where a great fortified house was built for the ulama, to provide him with a lodging on his future visits to that district. Teuku Uma declared himself ready to conform in all things to the Teungku's will ').
Teungku Tirö now continued his journey to Seubun. Here the poet gives an ironical description of a kanduri or religious feast organized by the ulama on a grand scale, which was unfortunately disturbed by an onset of the Dutch troops. The assembled guests found it hard, even with the bullets whistling about their ears, to tear themselves away from the dainty feast of buftalo-meat just done to a turn, with all the accompanying good cheer.
F rom Seubun the ulama directed his steps to Aneu Galöng and Indrapuri; in every place along his route he gave the chiefs instructions for the raising of sabil-contributions, to support the garrisons of the forts which the ulama had erected in every direction. He also took the opportunity on this tour to settle questions of religious law etc. in his capacity as the interpreter of the sacred code.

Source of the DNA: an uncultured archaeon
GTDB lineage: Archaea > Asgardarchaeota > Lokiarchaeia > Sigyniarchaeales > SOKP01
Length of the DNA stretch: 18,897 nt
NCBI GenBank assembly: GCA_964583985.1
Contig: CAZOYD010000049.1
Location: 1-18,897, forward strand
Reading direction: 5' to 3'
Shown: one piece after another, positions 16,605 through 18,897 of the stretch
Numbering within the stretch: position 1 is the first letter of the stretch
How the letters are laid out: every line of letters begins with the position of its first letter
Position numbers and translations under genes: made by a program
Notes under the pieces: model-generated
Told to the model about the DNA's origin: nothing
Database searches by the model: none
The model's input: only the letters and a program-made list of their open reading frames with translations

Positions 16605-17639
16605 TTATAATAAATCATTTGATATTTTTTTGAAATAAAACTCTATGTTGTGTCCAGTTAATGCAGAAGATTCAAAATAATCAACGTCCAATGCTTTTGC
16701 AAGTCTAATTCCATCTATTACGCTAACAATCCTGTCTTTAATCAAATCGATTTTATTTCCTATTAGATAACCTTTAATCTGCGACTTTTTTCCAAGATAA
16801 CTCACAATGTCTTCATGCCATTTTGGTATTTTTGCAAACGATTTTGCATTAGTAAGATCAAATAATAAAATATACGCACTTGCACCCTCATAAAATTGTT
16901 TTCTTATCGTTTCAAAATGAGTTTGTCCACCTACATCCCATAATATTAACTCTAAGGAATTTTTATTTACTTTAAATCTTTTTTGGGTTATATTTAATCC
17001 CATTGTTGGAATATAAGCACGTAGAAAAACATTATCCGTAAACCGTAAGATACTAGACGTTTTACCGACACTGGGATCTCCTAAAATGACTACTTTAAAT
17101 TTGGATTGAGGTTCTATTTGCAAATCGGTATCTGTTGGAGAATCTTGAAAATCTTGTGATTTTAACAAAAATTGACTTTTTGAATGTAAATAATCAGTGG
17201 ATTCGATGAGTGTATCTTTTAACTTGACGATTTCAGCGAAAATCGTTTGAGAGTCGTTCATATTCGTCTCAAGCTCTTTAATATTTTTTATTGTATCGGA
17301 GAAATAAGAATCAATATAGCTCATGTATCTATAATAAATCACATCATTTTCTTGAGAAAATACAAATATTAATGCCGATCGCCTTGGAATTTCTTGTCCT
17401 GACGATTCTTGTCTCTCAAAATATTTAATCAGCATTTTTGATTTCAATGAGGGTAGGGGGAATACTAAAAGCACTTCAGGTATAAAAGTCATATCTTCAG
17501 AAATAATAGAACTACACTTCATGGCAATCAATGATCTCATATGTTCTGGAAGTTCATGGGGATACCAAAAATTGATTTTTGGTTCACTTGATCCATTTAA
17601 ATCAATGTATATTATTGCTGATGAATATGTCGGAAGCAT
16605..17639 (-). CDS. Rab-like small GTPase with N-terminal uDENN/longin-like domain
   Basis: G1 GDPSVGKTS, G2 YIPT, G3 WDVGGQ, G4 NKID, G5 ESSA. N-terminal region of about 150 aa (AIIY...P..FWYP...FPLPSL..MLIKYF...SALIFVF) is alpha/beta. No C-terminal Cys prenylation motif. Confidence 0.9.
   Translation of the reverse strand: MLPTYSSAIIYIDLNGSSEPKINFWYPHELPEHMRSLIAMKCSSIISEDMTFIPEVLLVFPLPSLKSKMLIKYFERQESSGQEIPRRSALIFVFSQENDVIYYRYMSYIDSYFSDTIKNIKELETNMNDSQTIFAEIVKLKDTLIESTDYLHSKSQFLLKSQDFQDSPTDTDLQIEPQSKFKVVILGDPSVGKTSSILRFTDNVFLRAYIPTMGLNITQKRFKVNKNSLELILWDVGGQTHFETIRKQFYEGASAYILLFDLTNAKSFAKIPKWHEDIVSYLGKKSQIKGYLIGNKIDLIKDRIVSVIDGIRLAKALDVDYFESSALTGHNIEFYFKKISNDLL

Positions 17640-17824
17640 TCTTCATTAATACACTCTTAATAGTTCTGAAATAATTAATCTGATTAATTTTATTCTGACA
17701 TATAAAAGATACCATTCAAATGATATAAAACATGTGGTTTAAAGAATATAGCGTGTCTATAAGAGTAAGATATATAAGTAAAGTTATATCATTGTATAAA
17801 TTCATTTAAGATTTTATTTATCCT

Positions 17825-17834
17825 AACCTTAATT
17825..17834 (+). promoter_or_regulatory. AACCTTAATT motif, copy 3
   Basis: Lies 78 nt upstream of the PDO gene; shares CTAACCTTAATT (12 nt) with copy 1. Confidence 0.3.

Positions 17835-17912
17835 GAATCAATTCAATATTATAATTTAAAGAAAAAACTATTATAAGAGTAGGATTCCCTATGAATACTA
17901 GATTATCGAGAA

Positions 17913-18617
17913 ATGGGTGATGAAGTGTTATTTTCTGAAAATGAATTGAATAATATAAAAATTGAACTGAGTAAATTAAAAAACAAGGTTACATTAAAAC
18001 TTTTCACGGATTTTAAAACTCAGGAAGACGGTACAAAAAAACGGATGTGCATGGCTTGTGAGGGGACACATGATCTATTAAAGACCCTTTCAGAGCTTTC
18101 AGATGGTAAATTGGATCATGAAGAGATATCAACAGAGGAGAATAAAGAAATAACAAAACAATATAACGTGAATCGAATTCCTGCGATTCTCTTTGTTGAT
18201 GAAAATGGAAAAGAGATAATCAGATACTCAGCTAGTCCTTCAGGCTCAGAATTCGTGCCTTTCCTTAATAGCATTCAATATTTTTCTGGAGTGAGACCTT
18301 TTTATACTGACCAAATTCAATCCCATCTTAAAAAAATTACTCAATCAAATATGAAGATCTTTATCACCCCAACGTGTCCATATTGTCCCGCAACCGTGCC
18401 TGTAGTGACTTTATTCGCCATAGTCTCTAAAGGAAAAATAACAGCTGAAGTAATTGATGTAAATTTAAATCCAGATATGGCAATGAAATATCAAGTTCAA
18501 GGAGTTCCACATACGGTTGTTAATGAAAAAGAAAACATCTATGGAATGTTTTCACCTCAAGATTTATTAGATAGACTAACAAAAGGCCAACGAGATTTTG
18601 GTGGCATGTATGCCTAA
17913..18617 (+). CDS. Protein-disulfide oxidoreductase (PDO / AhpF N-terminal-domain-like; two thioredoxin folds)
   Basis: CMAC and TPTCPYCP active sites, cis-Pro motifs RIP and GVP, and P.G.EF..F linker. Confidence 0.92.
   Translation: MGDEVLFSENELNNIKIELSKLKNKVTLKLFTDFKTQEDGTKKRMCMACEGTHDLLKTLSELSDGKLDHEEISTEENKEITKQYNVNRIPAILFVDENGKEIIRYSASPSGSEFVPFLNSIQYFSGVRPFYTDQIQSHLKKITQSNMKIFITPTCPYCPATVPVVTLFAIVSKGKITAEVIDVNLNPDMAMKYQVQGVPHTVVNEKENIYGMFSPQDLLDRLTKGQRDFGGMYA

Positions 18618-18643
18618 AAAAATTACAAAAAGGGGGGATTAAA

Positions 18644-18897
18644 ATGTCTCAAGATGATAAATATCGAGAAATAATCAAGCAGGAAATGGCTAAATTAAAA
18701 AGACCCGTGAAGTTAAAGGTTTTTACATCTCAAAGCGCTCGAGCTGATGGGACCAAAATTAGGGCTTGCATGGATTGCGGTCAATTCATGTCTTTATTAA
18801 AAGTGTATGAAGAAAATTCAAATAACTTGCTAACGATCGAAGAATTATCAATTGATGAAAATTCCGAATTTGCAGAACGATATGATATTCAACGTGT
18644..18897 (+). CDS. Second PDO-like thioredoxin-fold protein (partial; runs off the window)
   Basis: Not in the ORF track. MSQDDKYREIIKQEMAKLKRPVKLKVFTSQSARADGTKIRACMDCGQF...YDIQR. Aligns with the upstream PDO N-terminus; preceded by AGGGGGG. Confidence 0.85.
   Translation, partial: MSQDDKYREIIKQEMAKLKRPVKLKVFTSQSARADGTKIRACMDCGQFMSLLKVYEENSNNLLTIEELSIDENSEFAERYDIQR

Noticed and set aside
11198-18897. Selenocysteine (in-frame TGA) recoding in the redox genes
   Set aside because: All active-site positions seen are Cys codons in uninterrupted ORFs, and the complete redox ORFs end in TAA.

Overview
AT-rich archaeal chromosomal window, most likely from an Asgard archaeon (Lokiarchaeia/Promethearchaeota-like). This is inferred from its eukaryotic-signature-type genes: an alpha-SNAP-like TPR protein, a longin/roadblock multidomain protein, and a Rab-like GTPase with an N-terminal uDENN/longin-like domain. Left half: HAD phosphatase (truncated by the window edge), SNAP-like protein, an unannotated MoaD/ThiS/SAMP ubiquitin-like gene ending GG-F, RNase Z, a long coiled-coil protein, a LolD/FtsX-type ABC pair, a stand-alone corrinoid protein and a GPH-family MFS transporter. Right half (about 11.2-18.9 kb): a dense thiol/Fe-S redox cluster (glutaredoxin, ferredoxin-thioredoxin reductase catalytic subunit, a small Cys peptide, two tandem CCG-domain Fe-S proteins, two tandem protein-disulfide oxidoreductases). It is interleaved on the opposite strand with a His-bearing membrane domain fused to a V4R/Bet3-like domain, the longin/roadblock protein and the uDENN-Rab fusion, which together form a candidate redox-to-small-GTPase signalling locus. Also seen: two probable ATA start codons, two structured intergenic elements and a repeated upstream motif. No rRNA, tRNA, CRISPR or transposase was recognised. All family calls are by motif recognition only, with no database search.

Arriving at Lam Panaïh he went through seven days of seclusion and mortification (tnpa) and received sundry "converts", comprising certain C hinamen and convicts and also two Ruropean non-commissioned officers, who assisted Teungku Tiró's people in the manufacture of gunpowder.
I)ay by tlay the Teungku's influence waxed greater, and though the ulèëbalangs appear to have watched his progress with jealous eyes, they neither daied nor indeed vverc able to oppose him. 1 eungku Tiró's son Nya Amin (in full Nya Mat or Ma Amin), was placed in command of the forces. 1 he ulama then returned from Lam Panaïh to Aneu' (ialöng.
Here the poet introducés a passage regarding Ieungku Kuta Karang, telling how he was the first to conceive the idea of placing bombs beneath the rails of the Gömpeuni's military line. The object of this digression seems to be to give the admirers of Teungku Kuta Karang some compensation for the superabundant praise he pours upon his great rival.
Teungku Tirö now returned from the XXII Mukims to the lowland
i) Both Teuku Uma and Teungku Tiró were very well awarc that this was mcrely one of those empty promises which Achehnese chiefs make with a view of keeping out of one another's way. Teuku Uma never undertook any matter of importance either at the command or by the counsel of Teungku Tiró.